The Privy Council recently handed down a decision in the case of Whitlock, et al. v Moree  UKPC 44 which has profound implications for joint-holders of bank accounts. Financial institutions, particularly private and commercial banks, and their clients are strongly advised to take note.
Key Principle Emanating from the Case:
- Where two or more persons sign account opening documents which contain a statement regarding the beneficial ownership of the funds on the account, that statement is determinative and conclusive of the beneficial ownership of the funds on the account.
Mr. Lennard and Mr. Moree were joint-holders of a bank account established solely with funds contributed by Mr. Lennard. Shortly after the account was opened, Mr. Lennard died. Before his death, Mr. Lennard executed a Will naming Mr. Moree as one of three residuary beneficiaries of his estate. After his death, an action was brought in the Supreme Court of The Bahamas by the other two residuary beneficiaries, seeking a declaration that the funds on the account were held by Mr. Moree on trust for all of the residuary beneficiaries and did not pass to Mr. Moree alone by right of survivorship.
The Supreme Court held that the funds were held on trust for Mr. Lennard’s estate as Mr. Moree had not proven that Mr. Lennard intended to make a gift of the funds to him. The Court of Appeal, on the other hand, found in favour of Mr. Moree.
On final appeal, the Privy Council determined that the case turned exclusively on the account opening documents which included the following statement:
- JOINT TENANCY: Unless otherwise agreed in writing, all the money which is now or may later be credited to the Account (including all interest) is our joint property with the right of survivorship. That means that if one of us dies, all money in the Account automatically becomes the property of the other account holder(s). In order to make this legally effective, we each assign such money to the other account holder (or the others jointly if there is more than one other account holder).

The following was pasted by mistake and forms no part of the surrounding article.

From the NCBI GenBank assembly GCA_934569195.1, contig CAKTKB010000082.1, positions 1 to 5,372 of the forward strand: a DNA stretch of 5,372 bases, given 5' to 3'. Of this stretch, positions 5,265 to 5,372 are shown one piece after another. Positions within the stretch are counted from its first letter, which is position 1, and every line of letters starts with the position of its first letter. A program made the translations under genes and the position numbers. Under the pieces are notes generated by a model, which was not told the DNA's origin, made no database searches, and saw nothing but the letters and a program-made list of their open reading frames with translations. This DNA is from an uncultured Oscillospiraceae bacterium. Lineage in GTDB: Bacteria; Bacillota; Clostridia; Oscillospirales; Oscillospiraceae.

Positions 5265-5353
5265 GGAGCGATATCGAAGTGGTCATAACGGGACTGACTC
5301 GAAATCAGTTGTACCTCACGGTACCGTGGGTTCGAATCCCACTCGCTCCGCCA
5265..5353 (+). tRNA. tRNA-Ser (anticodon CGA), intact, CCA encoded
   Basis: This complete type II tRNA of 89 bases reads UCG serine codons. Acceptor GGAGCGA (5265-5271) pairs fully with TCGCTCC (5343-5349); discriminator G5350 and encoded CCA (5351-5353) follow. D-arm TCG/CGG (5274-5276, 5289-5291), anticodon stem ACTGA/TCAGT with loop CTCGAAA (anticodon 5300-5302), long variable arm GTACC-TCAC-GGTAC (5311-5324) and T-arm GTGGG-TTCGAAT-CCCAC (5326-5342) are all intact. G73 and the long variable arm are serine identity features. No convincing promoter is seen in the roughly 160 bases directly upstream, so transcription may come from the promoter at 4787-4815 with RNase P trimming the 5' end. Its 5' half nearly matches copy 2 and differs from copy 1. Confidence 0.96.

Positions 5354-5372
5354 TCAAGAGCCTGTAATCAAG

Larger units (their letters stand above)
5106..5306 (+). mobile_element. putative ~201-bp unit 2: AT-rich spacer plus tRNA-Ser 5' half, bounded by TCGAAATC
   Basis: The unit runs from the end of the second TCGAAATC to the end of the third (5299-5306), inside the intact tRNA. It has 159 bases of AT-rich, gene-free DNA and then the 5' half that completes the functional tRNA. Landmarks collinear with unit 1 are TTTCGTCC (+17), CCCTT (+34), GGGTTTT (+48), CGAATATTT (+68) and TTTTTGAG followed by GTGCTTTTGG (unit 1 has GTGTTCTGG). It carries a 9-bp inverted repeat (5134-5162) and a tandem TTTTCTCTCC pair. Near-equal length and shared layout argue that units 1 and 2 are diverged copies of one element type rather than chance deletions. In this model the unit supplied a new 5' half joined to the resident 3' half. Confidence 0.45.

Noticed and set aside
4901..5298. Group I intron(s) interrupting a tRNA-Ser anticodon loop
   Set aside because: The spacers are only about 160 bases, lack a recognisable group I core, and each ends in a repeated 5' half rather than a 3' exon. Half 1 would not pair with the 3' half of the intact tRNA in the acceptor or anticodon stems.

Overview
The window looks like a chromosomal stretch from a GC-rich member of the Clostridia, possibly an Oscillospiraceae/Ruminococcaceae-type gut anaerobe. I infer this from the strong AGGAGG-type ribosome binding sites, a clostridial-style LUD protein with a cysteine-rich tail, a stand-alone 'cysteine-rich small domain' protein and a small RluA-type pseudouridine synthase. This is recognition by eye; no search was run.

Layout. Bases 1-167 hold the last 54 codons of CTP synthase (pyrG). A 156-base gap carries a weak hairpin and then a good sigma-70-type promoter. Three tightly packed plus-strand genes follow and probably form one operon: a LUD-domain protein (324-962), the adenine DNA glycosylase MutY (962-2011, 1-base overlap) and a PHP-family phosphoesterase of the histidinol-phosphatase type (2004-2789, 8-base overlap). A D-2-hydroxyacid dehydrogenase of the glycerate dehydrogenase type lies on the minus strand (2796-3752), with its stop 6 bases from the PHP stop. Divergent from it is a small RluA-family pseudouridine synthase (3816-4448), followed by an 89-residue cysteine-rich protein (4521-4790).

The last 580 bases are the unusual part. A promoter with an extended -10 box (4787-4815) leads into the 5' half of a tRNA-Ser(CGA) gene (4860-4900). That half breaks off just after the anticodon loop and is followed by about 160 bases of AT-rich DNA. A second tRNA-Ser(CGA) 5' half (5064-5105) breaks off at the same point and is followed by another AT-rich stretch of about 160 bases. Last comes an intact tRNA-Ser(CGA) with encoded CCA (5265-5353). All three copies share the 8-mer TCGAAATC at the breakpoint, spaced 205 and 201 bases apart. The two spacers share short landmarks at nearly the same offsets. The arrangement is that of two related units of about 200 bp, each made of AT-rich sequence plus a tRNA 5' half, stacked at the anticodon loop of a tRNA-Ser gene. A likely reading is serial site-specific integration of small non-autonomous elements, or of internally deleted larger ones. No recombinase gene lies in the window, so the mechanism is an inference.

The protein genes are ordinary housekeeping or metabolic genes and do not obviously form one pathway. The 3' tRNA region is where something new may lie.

The Privy Council held that where holders of a joint account have, by an agreement with the bank to which they are both parties, expressly declared that the beneficial owner of the balance of funds on the account shall be the survivor of them in the event of the death of the other account holder(s), such a statement would be conclusive. This would be so regardless of who contributed the funds on the account. The Privy Council also considered that such a statement could only be displaced where it could be shown that a contrary agreement or later variation of the agreement between the parties and the bank exists.
The Privy Council’s ruling in this case underscores the need for financial institutions to draw their clients’ attention to statements in account documents concerning the beneficial ownership of joint accounts. If the intention of the client is merely to add a signatory without granting that signatory a beneficial interest in the funds held, options such as a limited power of attorney or letter to the financial institution, signed by all joint-holders setting out the beneficial ownership of the funds, should be considered.
For more information, contact Kamala Richardson.
The information contained in this bulletin is provided for the general interest of our readers, but is not intended to constitute legal advice. Clients and the general public are encouraged to seek specific advice on matters of concern. This bulletin can in no way serve as a substitute in such cases.
Copyright ©2018 Higgs & Johnson. All rights reserved.